"We also provide video presentations to assist people staying here in applying for various government benefits, and they are able to use our address to receive their mail here. Not having a mailing address can create more problems for someone who is homeless," Ramsey said.

The sleeping arrangements recently became indispensable during freezing weather that arrived in late October last year.

One person who did come to the CAC — in better weather — did not have any say in the matter.

"We had an 84-year-old man whose nephew simply dropped him off here, with his clothes, because the family could no longer deal with taking care of him," Ramsey recalled.

Another organization, The Downtown People, is only four years old, but the 50-plus strong volunteer group feeds a lot of the homeless every Sunday morning, rain or shine.

"Our fourth anniversary was this Thanksgiving just past, and we have between 20 to 25 regular cookers and servers, along with another 50 people who do various or miscellaneous tasks," spokesperson and president Anne Doolin told NCR.

Doolin feels that the attitude in downtown Lexington towards homeless people "is tolerant; the police officers leave us alone unless there is an impaired person in the food line, then it becomes a different story," she observed.

Doolin estimated that her group serves between "200 to 250 people within an hour, and we are proud of our 'money-back guarantee' as we call it, and that our program is less institutional in its nature."

The Episcopal Church of the Good Shepherd, located just outside downtown Lexington, practices what Day preaches, with its Room At The Inn program.

Anne Peschke, coordinator, described the group as "an interfaith homeless shelter that runs from Nov. 1 to April 1, in which we take turns along with 22 other churches hosting homeless men, one church a night, seven nights a week." 

Potential guests must register with Room at The Inn by 6 p.m. on each church's host night, and must have a breathalyzer test (administered at nearby First United Methodist Church) if they want to be admitted.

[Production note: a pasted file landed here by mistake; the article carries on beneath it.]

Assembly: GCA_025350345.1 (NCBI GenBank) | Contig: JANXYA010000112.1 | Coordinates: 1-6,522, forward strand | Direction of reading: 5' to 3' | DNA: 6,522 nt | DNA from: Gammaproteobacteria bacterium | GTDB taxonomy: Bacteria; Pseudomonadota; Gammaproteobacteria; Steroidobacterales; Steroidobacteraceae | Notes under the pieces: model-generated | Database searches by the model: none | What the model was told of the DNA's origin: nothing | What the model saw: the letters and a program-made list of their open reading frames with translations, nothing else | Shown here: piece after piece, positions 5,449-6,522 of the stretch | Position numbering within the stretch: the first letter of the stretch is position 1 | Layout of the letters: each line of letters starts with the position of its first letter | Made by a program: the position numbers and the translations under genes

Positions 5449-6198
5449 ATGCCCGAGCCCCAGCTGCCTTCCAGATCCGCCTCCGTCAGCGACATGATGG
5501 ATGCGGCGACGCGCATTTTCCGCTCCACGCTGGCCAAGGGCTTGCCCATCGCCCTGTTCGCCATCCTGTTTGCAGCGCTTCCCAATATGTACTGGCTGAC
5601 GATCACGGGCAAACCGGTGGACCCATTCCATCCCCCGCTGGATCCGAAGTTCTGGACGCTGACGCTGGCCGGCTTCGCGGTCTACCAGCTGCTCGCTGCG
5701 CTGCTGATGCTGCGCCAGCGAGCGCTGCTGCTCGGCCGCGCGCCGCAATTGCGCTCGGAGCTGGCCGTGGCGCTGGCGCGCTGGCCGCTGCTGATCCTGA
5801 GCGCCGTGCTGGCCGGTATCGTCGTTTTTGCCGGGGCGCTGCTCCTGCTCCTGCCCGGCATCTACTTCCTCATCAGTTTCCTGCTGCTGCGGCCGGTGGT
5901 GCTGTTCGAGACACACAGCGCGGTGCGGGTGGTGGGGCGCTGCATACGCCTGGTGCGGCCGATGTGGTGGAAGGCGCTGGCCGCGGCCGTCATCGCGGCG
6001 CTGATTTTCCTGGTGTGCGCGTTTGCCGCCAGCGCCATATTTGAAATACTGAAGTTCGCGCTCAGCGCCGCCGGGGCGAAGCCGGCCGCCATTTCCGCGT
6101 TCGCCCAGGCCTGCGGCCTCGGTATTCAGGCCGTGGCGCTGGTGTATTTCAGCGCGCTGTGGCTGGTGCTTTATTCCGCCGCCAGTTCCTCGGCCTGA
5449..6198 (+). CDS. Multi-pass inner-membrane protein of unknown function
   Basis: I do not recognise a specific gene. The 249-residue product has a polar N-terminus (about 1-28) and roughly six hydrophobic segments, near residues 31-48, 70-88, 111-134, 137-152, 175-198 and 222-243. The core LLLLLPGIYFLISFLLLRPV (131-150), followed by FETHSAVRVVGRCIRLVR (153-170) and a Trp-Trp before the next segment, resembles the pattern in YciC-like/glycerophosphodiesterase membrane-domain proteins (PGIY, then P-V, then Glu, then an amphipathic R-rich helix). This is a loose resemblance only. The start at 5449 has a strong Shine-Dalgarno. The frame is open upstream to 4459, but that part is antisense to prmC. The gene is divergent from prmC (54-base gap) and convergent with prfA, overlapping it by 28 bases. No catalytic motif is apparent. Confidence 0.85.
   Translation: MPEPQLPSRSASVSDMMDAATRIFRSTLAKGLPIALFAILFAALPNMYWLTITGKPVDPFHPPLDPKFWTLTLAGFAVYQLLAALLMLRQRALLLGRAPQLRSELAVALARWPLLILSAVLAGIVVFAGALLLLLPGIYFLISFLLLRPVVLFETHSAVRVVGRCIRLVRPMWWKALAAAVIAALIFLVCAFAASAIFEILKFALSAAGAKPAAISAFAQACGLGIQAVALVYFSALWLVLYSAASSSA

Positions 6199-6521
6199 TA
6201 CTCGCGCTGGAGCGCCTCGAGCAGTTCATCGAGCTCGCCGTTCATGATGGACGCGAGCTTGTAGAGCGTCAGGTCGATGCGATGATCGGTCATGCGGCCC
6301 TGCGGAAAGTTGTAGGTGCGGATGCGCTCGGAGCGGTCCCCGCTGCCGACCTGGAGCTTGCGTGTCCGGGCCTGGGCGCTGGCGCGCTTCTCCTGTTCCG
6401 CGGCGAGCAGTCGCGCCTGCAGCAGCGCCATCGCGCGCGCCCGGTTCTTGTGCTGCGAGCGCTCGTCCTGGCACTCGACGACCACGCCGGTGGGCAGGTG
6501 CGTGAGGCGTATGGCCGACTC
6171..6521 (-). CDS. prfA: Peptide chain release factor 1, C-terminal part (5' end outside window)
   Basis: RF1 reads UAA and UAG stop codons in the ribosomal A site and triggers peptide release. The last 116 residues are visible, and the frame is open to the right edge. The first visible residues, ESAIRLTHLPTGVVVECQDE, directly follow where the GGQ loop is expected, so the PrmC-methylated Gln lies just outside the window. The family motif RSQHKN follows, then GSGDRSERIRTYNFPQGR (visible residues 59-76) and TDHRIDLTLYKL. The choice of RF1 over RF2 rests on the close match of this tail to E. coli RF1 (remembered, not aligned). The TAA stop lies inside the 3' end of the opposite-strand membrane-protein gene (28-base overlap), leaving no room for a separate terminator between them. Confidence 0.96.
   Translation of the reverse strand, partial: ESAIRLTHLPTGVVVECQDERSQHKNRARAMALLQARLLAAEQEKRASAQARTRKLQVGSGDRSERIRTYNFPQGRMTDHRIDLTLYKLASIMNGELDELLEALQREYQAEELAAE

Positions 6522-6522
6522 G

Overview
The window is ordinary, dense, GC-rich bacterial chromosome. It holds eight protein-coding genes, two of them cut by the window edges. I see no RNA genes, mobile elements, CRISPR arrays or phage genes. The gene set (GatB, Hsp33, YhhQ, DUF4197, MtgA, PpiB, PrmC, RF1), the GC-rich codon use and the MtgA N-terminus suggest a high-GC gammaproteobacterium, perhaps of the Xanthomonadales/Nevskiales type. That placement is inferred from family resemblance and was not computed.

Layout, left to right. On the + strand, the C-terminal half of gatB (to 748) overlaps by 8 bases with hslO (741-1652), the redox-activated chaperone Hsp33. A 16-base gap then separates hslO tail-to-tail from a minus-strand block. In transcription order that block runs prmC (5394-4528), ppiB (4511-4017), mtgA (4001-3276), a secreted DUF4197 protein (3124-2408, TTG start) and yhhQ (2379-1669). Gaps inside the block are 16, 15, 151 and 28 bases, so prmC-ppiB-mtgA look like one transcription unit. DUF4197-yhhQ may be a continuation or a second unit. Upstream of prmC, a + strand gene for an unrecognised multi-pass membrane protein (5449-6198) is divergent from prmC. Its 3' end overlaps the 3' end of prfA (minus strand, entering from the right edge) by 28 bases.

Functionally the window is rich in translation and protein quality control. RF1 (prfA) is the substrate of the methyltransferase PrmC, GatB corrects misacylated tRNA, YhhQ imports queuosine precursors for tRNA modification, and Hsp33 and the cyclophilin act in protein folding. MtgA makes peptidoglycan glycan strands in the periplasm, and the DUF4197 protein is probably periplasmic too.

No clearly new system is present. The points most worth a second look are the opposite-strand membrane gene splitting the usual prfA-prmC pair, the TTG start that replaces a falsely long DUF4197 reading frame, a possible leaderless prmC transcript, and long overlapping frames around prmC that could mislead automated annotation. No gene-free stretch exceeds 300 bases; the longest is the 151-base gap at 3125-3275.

Other preparations for the night include Inn staffers bringing out air mattresses and assembling amenities such as soap, body lotion, deodorant and tooth brushes.

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Kenny, a former resident of the St. John's Center in Louisville, Kentucky, shows the keys to his new apartment. (Maria Price)
Kenny, a former resident of the St. John's Center in Louisville, Kentucky, shows the keys to his new apartment. (Maria Price)

In downtown Louisville, the homeless are assisted by the St. John's Center for Men.

Maria Price, executive director, told NCR that she traces the homeless problem to — in part — to "our city and the metro government having to make up for 40 years of the federal government moving away from building and maintaining affordable housing for people, something that began in the Reagan era." 

Price said that St. John's helped a total of 940 individuals in 2019 alone.

The center also took homeless women to clinics to have ultrasound tests because there are, Price said, "a lot of pregnant women out there on the street." 

The city of Louisville has opted for what is called 'The Clean Up, followed by 'The Clear Out', of homeless camps across the area," Price said.

Under this policy, according to Price, "homeless people across the city are notified that they are on public property and given 21 days to find another place to live." 

"Those staying on private property are hardly given any notice at all, and we work with Metro Public Works to give them such notice," Price explained.

St. John's tries to minimize the damage by having one of their outreach teams descend on a targeted homeless camp, and ask the people staying there if they would like to try a residential program.

"We engage them in conversation about what other options are available, and to find out what they might be interested in," Price said.

She noted, however, that the eventual result "is devastating, because the city simply comes in with trash bags and gloves, making people throw away things [that they need] simply to achieve sanitation."

"Being evicted from a dwelling makes finding the next one even more difficult, and in Louisville evictions are twice the national average," McGeeney said.

Ed Wnorowski, executive director of St. Vincent De Paul, Louisville, supervises an organization with a sprawling St. Vincent De Paul Campus. The campus offers a variety of social service options, most in partnership with other agencies and churches, but all aimed at combating homelessness, drug addiction and continual poverty.

Being homeless and living on the street, the director said, "can be likened to losing your car, because you can't get to work, and you can't buy food, or you can't pay the rent, etc."

As to the city's recent purge of the homeless "camps" dotting the city, Wnorowski said, "There is no easy answer because we need more affordable housing, more space — the list goes on — and even a 100-bed shelter that opened up recently turned out not to be enough."

"We need more; more beds, more sanctuary places during the daytime, etc., and I wish I had the answer, but I don't," Wnorowski said.

[Robert Alan Glover writes for Catholic News Service, The Tennessee Register in the Diocese of Nashville, and FAITH magazine in the Diocese of Memphis. He lives in Lexington.]